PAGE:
Right side for people who cut facing an audience (open kitchens?), and left side for those of us who cut facing a wall/ backsplash :)
And for pics, I like to place the knife with the edge parallel to the counter edge, and the handle on the right, so the mark would need to be on the left to show up in the pic. (it's not that big a deal to flip the knife so the handle is on the left and the mark on the right faces up. But being a 'rightie', that just feels a bit weird :ovg:)
Make your knives stand out from the rest! I think you already know what side. :ovg:
As a user, the side the mark is on matters to be approximately 0.00.
I think the whole notion of what side is facing up, or facing out while cutting is important is also a bit silly. Most of use could tell what the knife is, or narrow it down, from the profile alone, and then want to pick it up and check it out. People who are not knife nuts are not going to recognize the name, or be able to see it from that far away. If they think it looks cool enough while it is on your board or while you are using it, they will ask to look at it and you can tell them who made it.
One thing to note, I currently have a Fowler passaround, his mark is on the left side. But it is a little low and close to the bolster, and etched with acid. So it is right under my thumb when I pinch grip, and the acid from everyone's hands have kinda washed out part of the mark. So make sure the placement isnt under the thumb, or use a deep etch/forged mark.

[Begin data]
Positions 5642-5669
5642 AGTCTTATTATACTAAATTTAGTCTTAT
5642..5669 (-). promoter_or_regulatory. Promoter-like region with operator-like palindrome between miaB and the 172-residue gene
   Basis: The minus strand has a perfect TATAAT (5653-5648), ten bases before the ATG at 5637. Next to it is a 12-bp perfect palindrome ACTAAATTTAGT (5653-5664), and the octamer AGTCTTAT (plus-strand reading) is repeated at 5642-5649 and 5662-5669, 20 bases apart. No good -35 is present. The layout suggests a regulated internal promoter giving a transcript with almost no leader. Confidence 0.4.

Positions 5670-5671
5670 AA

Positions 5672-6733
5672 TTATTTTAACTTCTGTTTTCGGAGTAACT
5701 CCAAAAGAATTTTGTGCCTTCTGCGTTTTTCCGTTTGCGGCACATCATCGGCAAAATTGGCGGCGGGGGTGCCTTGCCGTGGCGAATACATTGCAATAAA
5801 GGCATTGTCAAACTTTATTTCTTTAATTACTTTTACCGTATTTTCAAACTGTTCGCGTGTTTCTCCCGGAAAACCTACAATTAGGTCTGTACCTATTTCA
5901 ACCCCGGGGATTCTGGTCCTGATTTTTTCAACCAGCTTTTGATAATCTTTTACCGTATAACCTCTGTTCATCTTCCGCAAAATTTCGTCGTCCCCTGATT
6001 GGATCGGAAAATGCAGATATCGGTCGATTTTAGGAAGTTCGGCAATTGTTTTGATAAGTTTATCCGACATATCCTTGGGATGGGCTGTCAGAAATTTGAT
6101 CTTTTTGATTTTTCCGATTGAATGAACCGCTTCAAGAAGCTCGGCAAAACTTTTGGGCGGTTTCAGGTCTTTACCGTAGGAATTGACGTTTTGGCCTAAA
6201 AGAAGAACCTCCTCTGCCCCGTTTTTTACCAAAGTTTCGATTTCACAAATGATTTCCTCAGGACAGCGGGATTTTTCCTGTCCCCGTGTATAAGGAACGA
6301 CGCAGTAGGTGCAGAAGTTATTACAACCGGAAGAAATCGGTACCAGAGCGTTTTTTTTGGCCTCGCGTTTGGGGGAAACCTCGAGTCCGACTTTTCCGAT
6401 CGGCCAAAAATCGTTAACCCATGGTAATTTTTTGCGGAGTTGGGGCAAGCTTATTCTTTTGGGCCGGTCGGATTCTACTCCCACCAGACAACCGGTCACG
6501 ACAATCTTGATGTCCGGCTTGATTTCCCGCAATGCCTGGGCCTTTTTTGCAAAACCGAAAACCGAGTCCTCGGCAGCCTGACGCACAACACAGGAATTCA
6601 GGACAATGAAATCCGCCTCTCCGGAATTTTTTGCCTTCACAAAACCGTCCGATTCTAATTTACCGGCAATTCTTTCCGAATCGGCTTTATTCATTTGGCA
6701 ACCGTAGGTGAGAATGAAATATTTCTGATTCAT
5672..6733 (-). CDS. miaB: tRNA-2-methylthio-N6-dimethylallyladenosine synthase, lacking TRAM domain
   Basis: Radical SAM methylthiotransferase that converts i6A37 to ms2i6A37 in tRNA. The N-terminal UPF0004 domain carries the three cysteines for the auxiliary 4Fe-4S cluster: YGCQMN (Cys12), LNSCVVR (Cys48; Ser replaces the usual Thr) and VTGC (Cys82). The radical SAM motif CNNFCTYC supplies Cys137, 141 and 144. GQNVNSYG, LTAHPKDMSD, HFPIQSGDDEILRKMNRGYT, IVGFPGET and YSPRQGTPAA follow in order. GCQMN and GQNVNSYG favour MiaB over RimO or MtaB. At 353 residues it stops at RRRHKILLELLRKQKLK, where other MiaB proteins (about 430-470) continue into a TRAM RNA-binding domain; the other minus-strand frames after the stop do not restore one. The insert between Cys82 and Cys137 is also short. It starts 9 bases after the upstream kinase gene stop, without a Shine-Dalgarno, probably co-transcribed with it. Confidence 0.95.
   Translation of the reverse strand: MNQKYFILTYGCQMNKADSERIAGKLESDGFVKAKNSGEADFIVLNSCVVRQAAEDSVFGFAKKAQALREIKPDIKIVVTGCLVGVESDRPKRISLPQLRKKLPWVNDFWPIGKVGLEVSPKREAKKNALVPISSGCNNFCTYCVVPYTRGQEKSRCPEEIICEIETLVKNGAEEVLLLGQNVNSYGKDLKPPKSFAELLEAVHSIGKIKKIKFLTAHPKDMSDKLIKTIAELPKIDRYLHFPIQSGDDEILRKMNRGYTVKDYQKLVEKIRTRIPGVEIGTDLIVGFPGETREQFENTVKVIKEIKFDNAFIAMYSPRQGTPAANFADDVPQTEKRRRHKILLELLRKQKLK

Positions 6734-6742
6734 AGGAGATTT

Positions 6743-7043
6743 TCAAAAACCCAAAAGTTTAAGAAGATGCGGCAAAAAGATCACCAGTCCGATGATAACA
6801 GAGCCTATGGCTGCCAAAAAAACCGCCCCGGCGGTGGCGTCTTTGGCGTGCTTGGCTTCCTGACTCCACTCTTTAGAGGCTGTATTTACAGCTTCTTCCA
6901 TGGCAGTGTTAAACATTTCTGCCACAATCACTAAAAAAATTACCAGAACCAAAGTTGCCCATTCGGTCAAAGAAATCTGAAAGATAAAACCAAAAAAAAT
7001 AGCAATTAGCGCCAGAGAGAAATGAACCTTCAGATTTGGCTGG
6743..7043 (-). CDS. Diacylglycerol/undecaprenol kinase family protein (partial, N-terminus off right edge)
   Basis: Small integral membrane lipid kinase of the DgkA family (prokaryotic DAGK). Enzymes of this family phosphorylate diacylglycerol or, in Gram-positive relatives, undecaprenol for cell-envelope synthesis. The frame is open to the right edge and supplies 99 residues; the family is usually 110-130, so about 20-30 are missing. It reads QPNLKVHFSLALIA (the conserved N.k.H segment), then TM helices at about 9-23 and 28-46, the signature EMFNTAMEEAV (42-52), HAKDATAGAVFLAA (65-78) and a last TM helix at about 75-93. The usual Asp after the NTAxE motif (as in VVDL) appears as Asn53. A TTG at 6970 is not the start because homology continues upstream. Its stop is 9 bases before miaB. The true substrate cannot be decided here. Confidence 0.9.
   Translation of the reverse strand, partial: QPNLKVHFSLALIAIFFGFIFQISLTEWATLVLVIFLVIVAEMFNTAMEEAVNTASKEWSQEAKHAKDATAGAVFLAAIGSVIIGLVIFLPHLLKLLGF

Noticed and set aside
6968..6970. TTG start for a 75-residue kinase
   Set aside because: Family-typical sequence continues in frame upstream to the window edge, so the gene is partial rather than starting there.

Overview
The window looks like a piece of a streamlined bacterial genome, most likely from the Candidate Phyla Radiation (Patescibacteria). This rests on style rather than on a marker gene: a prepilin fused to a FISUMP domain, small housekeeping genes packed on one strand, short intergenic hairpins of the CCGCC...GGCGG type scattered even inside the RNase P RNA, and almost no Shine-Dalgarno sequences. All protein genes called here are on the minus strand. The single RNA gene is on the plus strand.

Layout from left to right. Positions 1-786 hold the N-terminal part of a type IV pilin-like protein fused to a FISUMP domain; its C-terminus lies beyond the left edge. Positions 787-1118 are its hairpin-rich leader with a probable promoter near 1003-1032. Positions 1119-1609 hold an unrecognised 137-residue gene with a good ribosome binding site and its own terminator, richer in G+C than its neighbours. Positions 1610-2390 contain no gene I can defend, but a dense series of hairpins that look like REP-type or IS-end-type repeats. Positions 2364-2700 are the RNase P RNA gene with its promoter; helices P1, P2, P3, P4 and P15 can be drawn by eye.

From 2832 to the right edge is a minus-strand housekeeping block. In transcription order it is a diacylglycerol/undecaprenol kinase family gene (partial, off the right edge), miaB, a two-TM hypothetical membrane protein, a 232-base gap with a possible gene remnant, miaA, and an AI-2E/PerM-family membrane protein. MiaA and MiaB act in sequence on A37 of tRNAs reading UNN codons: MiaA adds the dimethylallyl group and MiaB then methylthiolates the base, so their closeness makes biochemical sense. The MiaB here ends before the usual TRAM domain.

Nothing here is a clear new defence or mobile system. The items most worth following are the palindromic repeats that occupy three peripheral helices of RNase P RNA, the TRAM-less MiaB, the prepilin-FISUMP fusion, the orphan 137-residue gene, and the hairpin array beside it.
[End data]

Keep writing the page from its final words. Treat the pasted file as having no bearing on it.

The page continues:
For a Western double-bevel knife, I'd say the left side; when you start making single-bevel knives, then the right side of a right-handed knife, or the left side of a left-handed knife.
Wherever you decide to put it, use Butch's method to get a nice deep etch. Don't "cheap out" like what was done on the Richmond Addict. When you get around to making a 270, I want mine to display the maker's mark even after the blade's been polished. :)
Also, if it's not too much time and expense, etch the type of steel that was used for the blade.
One last thing. Have you considered serializing them?
The mark isn't a big deal, but it's a nice detail I think. The Hattori forum knife logo on the left annoys me, for example, because I gotta put it into the case the "wrong way" :)
I think the main consideration business-wise is this: do more of the customers prefer to see knives with the tip going left or going right with the edge down? Or edge left or right with the tip pointing up? Subtle things like that, especially when considering the online environment, can subconsciously influence comfort levels and thus likelihood of clicking that Buy button.
Not likely to deter a buyer set on the knives in question, but it could nudge someone who's browsing around trying to decide. A subconscious feeling of discomfort can tip the decision, I think.
I don't have any scientific backing here, just a thought based on how images of knives going one way or another "feel" when I see them.
Get with the times Dave...names, kanji...those are all ancient! Just put a QR code on the blade, that way anyone who takes a picture of it with their cellphone get's it's browser directed right to your website!
Both sides. The markings on knives can really enhance their look. I also love the proper engraved markings like on Masamotos for example
for me its left side for double bevels , Right for single bevels and LRH for just blades
+1 on both sides, stamped!
Lol Dave looks like you shoulda made a poll!